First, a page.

I expect this is a common situation. And we fight to be heard, to bring others to our side, to shape the world according to how we see it. In this fight it is so easy to undercut someone else, to poke holes in their theology, to denigrate what they (legitimately) consider of utmost importance.
(As an aside, look at some synonyms for this negative concept of putting down: bad mouth, besmirch, blacken, decry, defame, disparage, knock, revile, roast, run down, scandalize, slander, or tear down. Sounds way too much like what sometimes passes for Christianity.)
So, my dear friends, although I may not share your God-given priority for a certain activity, I dare not say it is inappropriate or wrong. At the same time, I need not feel guilty for not being as devoted to it as you are. As Paul said, we do not all have the same gifts, and the eye can't say to the hand “I can do just fine without you.” I guess the point is—we don't all have to see things the same way.
Yes, there is a place for the prophet to call the whole church to account. There is a place for the philosopher to help all of us regain a more accurate understanding of God's word to us. There is a place for the priest to lead all into the presence of the Almighty.
But there is also a time to run off on a tangent without immediately being jerked back into the straight jacket of “We've always done it this way”, or “But this is what the Bible means when it says...” If we don't allow room for exploration, we don't allow room for God to bring us on to where He wants us to be. (It's so easy to think that we have it all figured out, no correction or better understanding needed.)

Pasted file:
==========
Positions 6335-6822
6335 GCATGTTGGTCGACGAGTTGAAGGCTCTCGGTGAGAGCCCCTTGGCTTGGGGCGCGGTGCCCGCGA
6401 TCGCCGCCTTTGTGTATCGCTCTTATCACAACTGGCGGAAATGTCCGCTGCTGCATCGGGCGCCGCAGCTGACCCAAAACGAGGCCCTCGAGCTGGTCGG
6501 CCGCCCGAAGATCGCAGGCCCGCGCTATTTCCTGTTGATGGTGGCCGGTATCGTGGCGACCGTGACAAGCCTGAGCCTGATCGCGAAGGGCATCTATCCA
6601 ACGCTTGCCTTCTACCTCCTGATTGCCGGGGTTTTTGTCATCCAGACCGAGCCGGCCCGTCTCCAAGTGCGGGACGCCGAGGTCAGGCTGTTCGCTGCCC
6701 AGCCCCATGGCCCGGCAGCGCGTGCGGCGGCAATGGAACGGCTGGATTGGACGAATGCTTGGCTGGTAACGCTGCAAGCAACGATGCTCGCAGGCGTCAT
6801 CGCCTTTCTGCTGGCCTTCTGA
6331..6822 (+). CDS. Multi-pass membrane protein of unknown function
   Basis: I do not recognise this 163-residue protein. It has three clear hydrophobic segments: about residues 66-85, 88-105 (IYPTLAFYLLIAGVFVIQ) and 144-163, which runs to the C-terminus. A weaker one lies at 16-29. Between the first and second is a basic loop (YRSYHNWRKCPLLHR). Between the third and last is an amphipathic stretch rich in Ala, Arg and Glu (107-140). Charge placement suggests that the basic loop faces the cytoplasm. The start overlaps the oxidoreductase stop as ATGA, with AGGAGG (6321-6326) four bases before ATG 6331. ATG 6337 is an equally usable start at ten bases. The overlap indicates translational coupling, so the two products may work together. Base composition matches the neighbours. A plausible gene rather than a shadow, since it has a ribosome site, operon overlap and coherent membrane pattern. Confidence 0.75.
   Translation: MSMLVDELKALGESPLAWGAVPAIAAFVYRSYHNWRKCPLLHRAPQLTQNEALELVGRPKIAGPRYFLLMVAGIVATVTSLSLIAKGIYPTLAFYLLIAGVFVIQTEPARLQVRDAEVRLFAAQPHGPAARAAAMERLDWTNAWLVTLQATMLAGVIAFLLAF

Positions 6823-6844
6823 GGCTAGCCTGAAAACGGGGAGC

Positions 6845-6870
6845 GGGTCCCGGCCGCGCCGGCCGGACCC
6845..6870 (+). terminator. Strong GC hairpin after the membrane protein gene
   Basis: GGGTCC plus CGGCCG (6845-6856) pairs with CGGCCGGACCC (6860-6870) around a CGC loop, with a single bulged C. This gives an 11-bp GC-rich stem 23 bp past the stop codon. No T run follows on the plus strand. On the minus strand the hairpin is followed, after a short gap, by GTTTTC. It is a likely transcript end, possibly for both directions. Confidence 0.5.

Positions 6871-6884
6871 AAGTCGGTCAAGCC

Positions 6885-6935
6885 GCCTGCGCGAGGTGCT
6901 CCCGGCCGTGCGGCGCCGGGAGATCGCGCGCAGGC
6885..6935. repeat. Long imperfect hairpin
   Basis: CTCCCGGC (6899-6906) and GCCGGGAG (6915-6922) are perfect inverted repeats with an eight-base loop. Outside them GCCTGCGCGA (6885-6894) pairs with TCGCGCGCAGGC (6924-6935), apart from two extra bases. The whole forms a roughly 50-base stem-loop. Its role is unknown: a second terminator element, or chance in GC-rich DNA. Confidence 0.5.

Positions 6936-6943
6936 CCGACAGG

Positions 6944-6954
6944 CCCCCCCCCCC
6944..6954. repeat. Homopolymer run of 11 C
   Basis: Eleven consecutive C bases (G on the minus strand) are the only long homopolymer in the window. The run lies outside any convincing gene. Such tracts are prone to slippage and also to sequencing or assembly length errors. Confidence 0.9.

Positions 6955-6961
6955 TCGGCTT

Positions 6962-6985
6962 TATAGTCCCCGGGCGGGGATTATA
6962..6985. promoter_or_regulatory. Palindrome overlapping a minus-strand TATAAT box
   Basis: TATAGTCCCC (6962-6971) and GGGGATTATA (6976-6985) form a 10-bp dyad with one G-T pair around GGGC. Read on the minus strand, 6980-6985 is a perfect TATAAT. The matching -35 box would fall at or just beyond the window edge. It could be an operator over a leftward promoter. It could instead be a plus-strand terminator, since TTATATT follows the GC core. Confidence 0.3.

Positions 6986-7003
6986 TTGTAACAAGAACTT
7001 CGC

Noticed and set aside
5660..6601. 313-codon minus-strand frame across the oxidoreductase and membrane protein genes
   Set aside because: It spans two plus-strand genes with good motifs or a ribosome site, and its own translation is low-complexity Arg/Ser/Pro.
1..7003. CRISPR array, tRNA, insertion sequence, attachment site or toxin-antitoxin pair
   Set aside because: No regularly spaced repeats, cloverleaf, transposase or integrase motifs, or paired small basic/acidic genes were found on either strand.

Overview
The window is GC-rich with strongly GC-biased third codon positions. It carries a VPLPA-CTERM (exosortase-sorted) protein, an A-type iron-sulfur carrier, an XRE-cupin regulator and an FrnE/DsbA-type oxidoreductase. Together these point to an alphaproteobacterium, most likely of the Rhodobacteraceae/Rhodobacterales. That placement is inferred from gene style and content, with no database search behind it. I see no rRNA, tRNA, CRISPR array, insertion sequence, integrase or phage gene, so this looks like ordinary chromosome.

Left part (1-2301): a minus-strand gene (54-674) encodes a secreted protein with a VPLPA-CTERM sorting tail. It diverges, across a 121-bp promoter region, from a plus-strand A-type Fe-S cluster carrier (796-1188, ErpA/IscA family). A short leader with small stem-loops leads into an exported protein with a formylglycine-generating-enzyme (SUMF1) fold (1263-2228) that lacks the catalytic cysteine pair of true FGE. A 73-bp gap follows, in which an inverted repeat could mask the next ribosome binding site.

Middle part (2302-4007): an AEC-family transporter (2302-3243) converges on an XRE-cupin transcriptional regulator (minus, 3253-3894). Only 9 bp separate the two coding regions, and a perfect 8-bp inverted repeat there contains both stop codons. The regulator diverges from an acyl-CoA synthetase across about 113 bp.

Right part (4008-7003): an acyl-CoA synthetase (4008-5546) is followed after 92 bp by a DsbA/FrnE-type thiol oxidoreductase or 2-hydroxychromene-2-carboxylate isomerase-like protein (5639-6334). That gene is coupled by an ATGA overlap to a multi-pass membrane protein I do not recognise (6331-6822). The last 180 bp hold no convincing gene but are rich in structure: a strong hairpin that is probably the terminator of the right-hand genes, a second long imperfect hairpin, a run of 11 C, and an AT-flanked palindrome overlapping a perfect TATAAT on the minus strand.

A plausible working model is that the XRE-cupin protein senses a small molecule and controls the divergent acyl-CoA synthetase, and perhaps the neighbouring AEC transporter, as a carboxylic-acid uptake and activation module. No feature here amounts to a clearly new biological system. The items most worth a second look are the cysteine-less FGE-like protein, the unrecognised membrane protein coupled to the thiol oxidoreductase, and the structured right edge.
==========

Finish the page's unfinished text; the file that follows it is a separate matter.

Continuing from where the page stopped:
As a couple final thoughts from McLaren's “priests, prophets, poets, and philosophers”--I can see where I can fit in as a poet and philosopher, and don't necessarily need to fit in as a priest or prophet. Also, I kind of like the term 'philosopher'. For me, it somehow implies that the whole process of thinking is indeed a process, not necessarily a completed task. What I think I think today, may not be how I will be thinking tomorrow.
And I am OK with that.


Peter said...

Al, I REALLY like your new site design. Cool and clean.

Great post too - I think I enjoyed book two of the NKOC books the most - found it very compelling and "freeing."

Isn't it WONDERFUL that we all have such different giftings, tendencies, passions and convictions! Someone recently said to me, "What's so GREAT about diversity?! No one really LIKES diversity. It's just something we have to put up with."

Hmmm... I have a hunch DIVERSITY is in the very DNA of the God who created all of THIS...

Bless you Al,

Al said...

Thanks Peter! re: new look--I had to do something!!!! I didn't think I had enough savvy to invent my own header, but I actually did.
re: other loyal reader--perhaps it was more faith than anything to assume I had more than one, except a couple people told me over Christmas that they do read it. Turns out one is my (much younger and much better looking) sister, and she actually posted a comment. As they say in Aussie land, Good on ya!